Day long meeting begins to forge strategic plan for Border Partners’ future

strategic plan

Members of the Border Partners Board of Directors and Staff Members conducted a day-long meeting to formulate a strategic plan for the organization’s future.

Border Partners will remember October 26, 2016 as a momentous day in our history! Six members of the board of directors spent the entire day meeting with staff to begin forging a strategic plan. Our goal: to transfer more responsibility and authority to the Mexican people who’re so important to the organization. This day took us one important step closer to our goal of ensuring the continuation and sustainability of Border Partners into the future.

From the beginning, it’s always been our goal that Mexicans would eventually manage as much of the project as possible. Indeed, the Mexicans have gradually taken more leadership in planning and implementation of projects. But, until now, there was no formal plan in place to guide this transfer. And in certain areas, like finance, the Mexican leaders in Border Partners haven’t participated to the same extent.

Board President, Paul Dulin, planned the framework for our October 26 discussions and led led the meeting. We began reviewing Border Partners’ established vision, mission statements, and core principles.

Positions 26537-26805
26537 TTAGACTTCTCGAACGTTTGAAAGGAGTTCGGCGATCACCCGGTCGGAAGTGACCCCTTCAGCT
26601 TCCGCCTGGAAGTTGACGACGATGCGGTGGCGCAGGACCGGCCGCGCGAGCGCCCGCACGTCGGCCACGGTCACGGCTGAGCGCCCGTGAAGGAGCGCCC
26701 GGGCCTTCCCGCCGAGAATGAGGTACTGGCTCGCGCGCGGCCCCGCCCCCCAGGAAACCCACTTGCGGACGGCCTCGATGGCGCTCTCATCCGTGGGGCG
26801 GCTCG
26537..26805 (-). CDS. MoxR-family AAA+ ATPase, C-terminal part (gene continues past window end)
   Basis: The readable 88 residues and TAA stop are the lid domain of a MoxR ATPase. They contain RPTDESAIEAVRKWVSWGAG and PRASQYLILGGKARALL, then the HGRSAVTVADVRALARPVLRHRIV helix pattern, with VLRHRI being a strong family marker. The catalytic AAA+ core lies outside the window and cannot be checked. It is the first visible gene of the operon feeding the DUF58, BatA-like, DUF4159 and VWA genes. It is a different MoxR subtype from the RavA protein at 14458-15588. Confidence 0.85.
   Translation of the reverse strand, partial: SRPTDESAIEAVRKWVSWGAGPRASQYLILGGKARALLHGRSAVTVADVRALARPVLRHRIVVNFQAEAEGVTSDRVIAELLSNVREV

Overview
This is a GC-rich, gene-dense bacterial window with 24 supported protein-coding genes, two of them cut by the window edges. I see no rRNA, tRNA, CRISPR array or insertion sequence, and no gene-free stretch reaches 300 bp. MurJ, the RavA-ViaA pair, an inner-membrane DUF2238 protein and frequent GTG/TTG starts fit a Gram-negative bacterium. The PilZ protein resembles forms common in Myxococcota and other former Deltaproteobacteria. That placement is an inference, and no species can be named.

During the following hour, the group gradually realized how united we all are in our hopes for the future. We participated in an exercise to determine our individual and then group feelings about the organization’s strengths and weaknesses and then identified external opportunities and barriers.

Strong, dedicated team formulates strategic plan

“It was gratifying to see that almost everyone in the group listed something related to our being a “strong, dedicated team” as what they felt was Border Partners greatest strength,” said Polly Edmunds after the meeting.

There was more breadth and variety in the other areas. Here are some of the highlights:

  • Weaknesses: difficulty saying “no” to people in need; difficulty getting people to volunteer; need for more money; problems with communication.
  • Opportunities: knowledgeable people willing to provide training; HEAL grant funding; talented people in Palomas who should be involved; land donated for a cooperative farmers market.
  • Barriers: politics; bureaucracy in the two countries; lack of money; no bathroom in the Education Center; lack of support from current local mayor.

Participants agreed that it is time for the team in Palomas to apply for nonprofit status so that they can raise money in Mexico. They formed a committee to investigate how to do this. Another committee will investigate establishing a new financial tracking system which will involve input from people on both sides of the border.

After a long day, everyone agreed that we had made a substantial start on a ”roadmap to the future” for Border Partners. Reflecting on the day, Palomas leader Juana Flores stated gratefully:

Thank you for the meeting and for your efforts day after day to stand up and fight for the people of Palomas.”

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